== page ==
Accidentally touching fentanyl can't make you sick, experts say
Pittsburgh EMT looks at the wreckage of a house that collapsed due to a landslide. One UPMC physician says instances where first responders are getting sick from fentanyl exposure aren’t actually getting sick from the drug, but rather a “nocebo” effect. (Gene J. Puskar/AP)
The U.S. Drug Enforcement Administration warned in 2016 that people became sick from fentanyl through skin contact or inhalation, but the American College of Medical Toxicology and the American Academy of Clinical Toxicology released a joint statement in 2017 that said the chances of becoming ill this way are “extremely low.”
To further complicate the public’s understanding of so-called “passive exposure,” there have been many recent news stories reporting that first responders have become ill or sought medical care after unintended contact with this powdered substance, which is 50 to 100 times more potent than heroin. This includes accounts of a 2017 drug bust in Pittsburgh, when 18 police officers were taken to the hospital after fentanyl was tossed into the air.
An Associated Press story of the incident stated that, “As the drugs became airborne, a number of the officers began to report the dizzying and numbing side effects associated with an opioid overdose.”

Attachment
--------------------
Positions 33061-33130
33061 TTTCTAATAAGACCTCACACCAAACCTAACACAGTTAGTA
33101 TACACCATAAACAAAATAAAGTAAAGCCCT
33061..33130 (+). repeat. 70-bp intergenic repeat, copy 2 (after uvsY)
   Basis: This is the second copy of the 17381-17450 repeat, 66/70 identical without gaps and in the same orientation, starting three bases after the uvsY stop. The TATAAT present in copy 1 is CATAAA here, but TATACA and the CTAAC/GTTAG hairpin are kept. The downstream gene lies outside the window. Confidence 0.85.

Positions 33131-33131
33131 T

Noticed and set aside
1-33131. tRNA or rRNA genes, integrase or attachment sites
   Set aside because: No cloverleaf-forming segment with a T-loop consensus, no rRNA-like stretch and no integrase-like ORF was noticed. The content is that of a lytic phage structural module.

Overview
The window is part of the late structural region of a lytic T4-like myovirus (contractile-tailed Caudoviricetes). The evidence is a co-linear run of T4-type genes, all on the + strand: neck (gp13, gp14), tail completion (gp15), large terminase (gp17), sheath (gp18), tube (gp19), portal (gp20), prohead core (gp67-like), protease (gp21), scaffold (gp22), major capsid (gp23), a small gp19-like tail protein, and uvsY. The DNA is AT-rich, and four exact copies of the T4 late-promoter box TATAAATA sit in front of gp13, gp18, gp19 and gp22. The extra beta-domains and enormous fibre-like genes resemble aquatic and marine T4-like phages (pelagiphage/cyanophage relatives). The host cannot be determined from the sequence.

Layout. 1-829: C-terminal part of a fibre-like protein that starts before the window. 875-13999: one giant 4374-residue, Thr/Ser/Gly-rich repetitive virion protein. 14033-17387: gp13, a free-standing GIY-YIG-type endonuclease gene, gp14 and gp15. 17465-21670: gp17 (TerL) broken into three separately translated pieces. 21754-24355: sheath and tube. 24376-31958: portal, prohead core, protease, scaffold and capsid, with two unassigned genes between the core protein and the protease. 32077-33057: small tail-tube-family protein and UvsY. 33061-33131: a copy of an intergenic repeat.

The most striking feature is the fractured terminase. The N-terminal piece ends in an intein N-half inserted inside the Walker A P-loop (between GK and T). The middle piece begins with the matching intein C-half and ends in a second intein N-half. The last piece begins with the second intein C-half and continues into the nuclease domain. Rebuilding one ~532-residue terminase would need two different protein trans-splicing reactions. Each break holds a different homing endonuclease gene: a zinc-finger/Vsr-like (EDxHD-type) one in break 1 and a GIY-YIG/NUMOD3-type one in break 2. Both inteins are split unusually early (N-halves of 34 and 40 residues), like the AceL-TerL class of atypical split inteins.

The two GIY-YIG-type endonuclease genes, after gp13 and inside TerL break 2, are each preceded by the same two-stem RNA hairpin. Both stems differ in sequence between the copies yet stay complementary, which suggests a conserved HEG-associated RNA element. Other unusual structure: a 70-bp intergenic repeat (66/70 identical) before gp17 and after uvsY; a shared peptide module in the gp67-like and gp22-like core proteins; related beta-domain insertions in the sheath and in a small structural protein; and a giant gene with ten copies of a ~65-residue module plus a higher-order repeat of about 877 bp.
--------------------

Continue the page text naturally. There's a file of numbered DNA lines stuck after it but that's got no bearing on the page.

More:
Though he didn’t comment on this specific case, Ryan Marino, a UPMC emergency medicine physician and toxicologist, said people don’t become sick from this sort of exposure to fentanyl.
“The powder itself could potentially be disturbed into the air,” he said. “But the sheer volume and kind of wind force [it needs] to get into your body would be quite tremendous.”
Fentanyl also can’t poison the air by spontaneously vaporizing into gas, and it can’t cross the skin barrier and make someone ill that way.
“If that were possible, people would just touch drugs instead of injecting them,” Marino said.
Marino pointed out the band aid-like fentanyl patches, used to treat severe pain, are worn a long time and have highly concentrated amounts of fentanyl that contain a special solution.
Instead, what’s likely making so many people sick is something called the “nocebo effect,” Marino said.
Similar to the placebo effect where people participating in scientific studies report positive outcomes after receiving a fake treatment, the nocebo effect is also a psychological phenomenon. Only instead of beneficial outcomes, nocebo produces negative reactions.
“It’s terrible,” said Marino. “I feel bad for these people, I don’t doubt that they’re having real symptoms.”
But these symptoms are not due to fentanyl exposure.
“If you’ve heard all of these stories about people getting sick, [and] you’ve heard that hundreds of thousands of people have died from fentanyl overdoses … coming into contact with drugs is definitely going to cause a reaction,” he said. “The problem is the symptoms that they’re having aren’t even consistent with opioid overdose. It’s usually feeling very anxious, feeling short of breath. Kind of the opposite things that we would expect from opioids.”
There is a real danger is that people might become so fearful of passive exposure, that they don’t help someone who has overdosed from fentanyl or another opioid.
This story originally appeared on www.wesa.fm. WESA receives funding from UPMC.